I wasn't surprised to see noise cancelling in a budget packacge though. I have ear budgs that weren't over $30 or so and they do a great job when I mowed my grass. It cut engine noise down a lot. It wasn't perfect of course but it works well. I have a set of headphones that cost about the same and didn't cancel at all. Go figure.

I always wondered if noise cancelling didn't hurt your ears worse anyway. They were designed to let pilots talk over top their jet engines. They work by the phones sending out another sound signal that is exactly opposite from the one that is to be blocked. So when the wave form is at the top of the wave curve the cancelling is too. It does let you hear but is it protecting your ears or actually making the damage worse by producing lots of noise energy that is actually twice what it was but not audible?

Field Tester
November 7, 2013, 07:53 AM
Just wanted to give an update. The few people I was having an issue with have had a bit of a change of heart. Not all but most. Also I've been coaching at Women On Target and a lot of this information was very helpful. It's always easier to get a point across when you have actual data. Sure we know it's bad for us, but having the science to back it up usually stops an argument.

Thank you again to all who were helpful!

Field Tester
November 7, 2013, 07:55 AM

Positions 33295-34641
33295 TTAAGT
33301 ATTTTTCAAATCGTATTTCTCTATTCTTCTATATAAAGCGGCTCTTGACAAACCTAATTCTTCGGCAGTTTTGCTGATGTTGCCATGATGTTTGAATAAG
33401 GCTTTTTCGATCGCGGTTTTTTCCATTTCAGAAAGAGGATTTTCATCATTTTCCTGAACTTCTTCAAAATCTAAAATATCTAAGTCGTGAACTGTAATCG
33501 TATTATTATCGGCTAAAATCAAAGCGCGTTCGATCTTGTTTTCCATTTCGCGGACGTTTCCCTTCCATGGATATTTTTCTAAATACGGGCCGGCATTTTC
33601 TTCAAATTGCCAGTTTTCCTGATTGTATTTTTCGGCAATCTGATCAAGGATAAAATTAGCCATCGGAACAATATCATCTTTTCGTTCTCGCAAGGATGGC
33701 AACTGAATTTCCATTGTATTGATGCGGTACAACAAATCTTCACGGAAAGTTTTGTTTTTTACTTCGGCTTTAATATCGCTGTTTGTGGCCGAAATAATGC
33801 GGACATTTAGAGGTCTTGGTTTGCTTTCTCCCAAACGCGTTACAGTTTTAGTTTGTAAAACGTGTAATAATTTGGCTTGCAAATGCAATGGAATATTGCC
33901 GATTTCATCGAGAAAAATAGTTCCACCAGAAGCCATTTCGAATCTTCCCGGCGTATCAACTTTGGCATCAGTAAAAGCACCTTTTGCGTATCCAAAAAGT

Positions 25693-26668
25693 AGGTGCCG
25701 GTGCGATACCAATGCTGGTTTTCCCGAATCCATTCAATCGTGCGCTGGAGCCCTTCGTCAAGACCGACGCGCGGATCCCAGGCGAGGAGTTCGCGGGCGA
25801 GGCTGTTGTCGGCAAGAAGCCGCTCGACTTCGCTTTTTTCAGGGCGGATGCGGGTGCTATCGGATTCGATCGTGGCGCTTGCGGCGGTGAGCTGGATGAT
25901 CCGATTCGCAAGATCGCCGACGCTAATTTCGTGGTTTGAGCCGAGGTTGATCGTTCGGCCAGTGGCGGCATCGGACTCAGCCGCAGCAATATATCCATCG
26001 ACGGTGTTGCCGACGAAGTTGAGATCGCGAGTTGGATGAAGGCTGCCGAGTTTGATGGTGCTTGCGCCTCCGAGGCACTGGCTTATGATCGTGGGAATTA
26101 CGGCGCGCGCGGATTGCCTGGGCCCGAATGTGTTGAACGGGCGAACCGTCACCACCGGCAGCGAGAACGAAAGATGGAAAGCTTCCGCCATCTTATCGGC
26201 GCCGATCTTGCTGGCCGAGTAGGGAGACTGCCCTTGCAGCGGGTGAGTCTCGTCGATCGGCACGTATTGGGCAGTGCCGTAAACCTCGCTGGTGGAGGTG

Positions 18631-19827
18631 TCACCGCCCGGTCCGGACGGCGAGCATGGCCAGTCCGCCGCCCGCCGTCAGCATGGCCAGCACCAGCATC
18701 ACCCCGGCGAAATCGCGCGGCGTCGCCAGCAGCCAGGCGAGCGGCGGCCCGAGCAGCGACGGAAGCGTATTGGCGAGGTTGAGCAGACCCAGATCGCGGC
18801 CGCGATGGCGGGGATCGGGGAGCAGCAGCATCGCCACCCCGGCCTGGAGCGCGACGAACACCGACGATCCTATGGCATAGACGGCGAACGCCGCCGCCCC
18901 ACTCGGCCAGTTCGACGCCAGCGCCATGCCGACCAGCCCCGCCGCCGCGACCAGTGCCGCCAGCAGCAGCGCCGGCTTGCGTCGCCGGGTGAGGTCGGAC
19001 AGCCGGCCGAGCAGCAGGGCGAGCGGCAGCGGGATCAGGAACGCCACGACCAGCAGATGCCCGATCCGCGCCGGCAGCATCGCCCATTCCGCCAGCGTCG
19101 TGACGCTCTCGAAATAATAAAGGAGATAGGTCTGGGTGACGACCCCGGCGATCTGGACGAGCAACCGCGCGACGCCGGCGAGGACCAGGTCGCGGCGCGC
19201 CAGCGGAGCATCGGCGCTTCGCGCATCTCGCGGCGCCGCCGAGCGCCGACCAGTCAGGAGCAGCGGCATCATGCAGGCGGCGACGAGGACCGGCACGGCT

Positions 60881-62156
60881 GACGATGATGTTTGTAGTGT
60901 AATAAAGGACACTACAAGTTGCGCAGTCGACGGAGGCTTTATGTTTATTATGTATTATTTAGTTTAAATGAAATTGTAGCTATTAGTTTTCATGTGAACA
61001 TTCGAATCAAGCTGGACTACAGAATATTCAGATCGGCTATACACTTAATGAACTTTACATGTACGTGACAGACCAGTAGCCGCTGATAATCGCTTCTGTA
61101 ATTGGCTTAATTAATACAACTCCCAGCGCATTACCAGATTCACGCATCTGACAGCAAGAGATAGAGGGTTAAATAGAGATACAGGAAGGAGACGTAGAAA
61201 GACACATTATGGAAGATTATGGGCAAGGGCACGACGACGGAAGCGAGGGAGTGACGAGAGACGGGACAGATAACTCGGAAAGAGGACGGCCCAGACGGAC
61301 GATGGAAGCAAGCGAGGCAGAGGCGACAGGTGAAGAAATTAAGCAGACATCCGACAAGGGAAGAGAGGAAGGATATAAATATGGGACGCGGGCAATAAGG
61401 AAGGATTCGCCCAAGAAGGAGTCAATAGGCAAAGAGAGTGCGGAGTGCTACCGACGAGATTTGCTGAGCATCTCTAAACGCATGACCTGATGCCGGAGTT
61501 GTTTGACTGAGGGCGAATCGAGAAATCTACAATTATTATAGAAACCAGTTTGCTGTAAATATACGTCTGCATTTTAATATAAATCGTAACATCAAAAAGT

BTW on this thread I see an option for a third page but when I click iy, it only reloads the 2nd. Anyone know why that is?

Thanks again!

November 7, 2013, 08:12 AM
You can't make him. They will either get tired of the ringing ears an burn marks or they will get used to saying 'huh?' All the time.

It's like teaching someone not to wrap their thumb around an auto pistol. I warn them once. After that, the ripped flesh teaches more than I ever could.

November 7, 2013, 09:31 AM
I'm late to the post, but didn't see anyone mention my favorite ear plugs, Surefire Sonic Defenders. Two levels of noise reduction, 14db which allows conversation but blocks out dangerous noise levels (within reason) and 28db with the little plugs installed. I carry them daily and use them at work (diesel engines). I generally wear them without the plugs anytime I'm around where noise is likely, and add ear muffs instead when I need more.

November 7, 2013, 12:16 PM
Late to the post, too. But I know when I realized how important hearing protection was. A good client of mine is a retired copper and range rat. I met him when he was in his late 60's. He couldn't hear a thing. Seeing someone like that was what really drove the point home. Made me rethink the idea that cheapest is best, especially when it comes to something like ears and eyes.

I'd try an introduce him to someone that's basically lost their hearing due to shooting. If that didn't get him, don't know what would.

November 7, 2013, 01:18 PM
Field Tester,

Glad to see the information has proven useful.